This week, Vanity Fair published a beautifully written article about the president by Michael Lewis, who happened to use the American involvement with the NATO military action in Libya as a through-line. It's possibly the best insider piece on the president since a 2008 Newsweek series that pulled back the curtain on the president's successful 2008 campaign.
In addition to covering the often harrowing, emotionally tumultuous and purely weird aspects of life in the White House, as well as the president's insider tips on what's required to be the leader of the free world (for example, Obama recommended daily exercise or the job will "break you down"), the article covered a meeting of the "principals" in the Situation Room as the administration was readying a plan to keep Qaddafi from committing wholesale genocide in Benghazi. There were two options for the president: 1) participate with Europe in a completely ineffectual no-fly zone (Qaddafi was only using ground forces in his march to Benghazi), or 2) do nothing. The president determined, with obvious reason, that both options were unacceptable in spite of recommendations from both Vice President Biden and Secretary Clinton. History shows that a combination no-fly zone and air-strike operation was successfully engaged, culminating with the death of Qaddafi, a rapid end to the mission and free elections.
Regardless of the specifics, it's clear that the president approaches foreign policy decisions with deadly seriousness and doesn't kneejerk into tight spots. Furthermore, the president told Lewis that he absolutely dislikes the notion of "feigned outrage." The president, Lewis reported, values disciplined authenticity over bluster -- another trait that's helpful when dealing with sensitive overseas events.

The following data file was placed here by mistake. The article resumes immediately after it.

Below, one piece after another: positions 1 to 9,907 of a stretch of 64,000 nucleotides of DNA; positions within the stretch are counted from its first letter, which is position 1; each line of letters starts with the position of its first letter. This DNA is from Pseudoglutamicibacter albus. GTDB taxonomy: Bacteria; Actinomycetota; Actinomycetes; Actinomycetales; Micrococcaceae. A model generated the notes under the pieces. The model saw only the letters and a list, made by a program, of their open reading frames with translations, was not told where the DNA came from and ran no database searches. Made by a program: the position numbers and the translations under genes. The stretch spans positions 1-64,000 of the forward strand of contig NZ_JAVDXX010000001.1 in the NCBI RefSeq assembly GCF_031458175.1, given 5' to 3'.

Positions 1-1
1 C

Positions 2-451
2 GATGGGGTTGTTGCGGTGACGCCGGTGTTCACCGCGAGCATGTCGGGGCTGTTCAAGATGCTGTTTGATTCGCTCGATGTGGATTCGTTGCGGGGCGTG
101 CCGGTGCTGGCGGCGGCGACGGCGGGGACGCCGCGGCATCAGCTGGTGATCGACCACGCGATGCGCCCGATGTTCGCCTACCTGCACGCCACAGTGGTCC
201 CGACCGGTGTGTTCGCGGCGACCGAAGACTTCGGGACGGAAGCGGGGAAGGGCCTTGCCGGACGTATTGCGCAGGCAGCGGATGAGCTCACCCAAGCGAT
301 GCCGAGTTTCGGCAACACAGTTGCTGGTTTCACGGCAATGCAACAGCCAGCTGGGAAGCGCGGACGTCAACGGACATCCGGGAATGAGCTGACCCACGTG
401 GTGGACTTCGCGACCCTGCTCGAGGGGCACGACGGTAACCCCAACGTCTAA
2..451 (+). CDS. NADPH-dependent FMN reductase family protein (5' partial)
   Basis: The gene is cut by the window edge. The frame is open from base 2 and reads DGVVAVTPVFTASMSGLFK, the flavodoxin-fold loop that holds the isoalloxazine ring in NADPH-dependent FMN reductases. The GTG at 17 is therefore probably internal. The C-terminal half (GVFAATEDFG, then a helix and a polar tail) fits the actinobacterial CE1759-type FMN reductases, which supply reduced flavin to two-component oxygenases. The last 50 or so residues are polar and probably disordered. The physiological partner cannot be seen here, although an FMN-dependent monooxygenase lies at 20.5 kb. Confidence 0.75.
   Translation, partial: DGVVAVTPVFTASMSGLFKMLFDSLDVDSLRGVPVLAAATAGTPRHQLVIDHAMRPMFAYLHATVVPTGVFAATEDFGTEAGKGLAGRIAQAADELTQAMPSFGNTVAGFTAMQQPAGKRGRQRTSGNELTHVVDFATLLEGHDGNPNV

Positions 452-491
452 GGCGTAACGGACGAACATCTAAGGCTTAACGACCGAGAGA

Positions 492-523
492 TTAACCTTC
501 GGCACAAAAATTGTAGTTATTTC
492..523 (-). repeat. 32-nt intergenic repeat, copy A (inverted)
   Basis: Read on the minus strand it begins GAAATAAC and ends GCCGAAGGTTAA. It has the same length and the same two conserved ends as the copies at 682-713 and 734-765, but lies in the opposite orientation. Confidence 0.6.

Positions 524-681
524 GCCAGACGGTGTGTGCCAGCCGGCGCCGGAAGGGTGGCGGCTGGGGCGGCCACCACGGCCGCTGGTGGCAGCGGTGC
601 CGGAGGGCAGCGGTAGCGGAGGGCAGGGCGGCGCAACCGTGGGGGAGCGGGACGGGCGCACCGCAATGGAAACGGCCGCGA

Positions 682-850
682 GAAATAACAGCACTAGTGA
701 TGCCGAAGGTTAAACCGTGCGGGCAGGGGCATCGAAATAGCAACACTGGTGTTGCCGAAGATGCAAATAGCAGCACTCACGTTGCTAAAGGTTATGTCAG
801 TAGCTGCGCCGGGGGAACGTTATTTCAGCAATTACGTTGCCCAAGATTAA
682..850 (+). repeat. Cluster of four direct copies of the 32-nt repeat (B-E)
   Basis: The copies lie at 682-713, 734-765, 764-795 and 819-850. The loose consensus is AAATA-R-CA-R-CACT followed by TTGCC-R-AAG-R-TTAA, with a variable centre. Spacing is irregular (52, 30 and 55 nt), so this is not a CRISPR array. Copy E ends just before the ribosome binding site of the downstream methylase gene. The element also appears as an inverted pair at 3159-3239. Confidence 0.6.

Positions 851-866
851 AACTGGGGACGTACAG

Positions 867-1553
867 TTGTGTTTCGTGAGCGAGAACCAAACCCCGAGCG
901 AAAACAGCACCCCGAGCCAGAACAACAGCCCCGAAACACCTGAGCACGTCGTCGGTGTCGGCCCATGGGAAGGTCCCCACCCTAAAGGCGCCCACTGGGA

As I read the article on Monday, I had no idea what was about to occur both in Libya and in the context of the campaign for president.
We're all aware of what happened and, in general, the sequence of events.
To review, it all began with a statement issued by the U.S. Embassy in Cairo, which attempted to preemptively mitigate the impact of an anti-Islamic no-budget American "movie" (it hardly qualifies as a movie) that was due to be released. The statement was critical of religious intolerance while defending the "universal right" to free speech. Nevertheless, unarmed protesters gathered outside the embassy and eventually climbed over the wall of the compound where they desecrated an American flag.
Meanwhile, a second attack, this time with rockets, was reported at the U.S. consulate in Benghazi, Libya -- possibly by al-Qaeda, though there's no official confirmation as of this writing -- and Foreign Service Officer Sean Smith was killed.
Next, the Romney campaign issued a statement indicting the embassy and the president for "apologizing" for American values and "sympathizing" with the protesters in Cairo and the violent militants in Benghazi -- even though the embassy statement was issued before both events. However, the statement was embargoed by Romney until midnight when the observance of a 9/11 political truce was due to end. But minutes later, at around 10:30 eastern, the Romney campaign lifted the embargo on its statement. It was still the 11th but Romney just had to stick his bulbous head into the political shit.
At that point, the Obama administration and Secretary Clinton issued a statement unequivocally condemning the attack in Libya:
I condemn in the strongest terms the attack on our mission in Benghazi today. As we work to secure our personnel and facilities, we have confirmed that one of our State Department officers was killed. We are heartbroken by this terrible loss. Our thoughts and prayers are with his family and those who have suffered in this attack.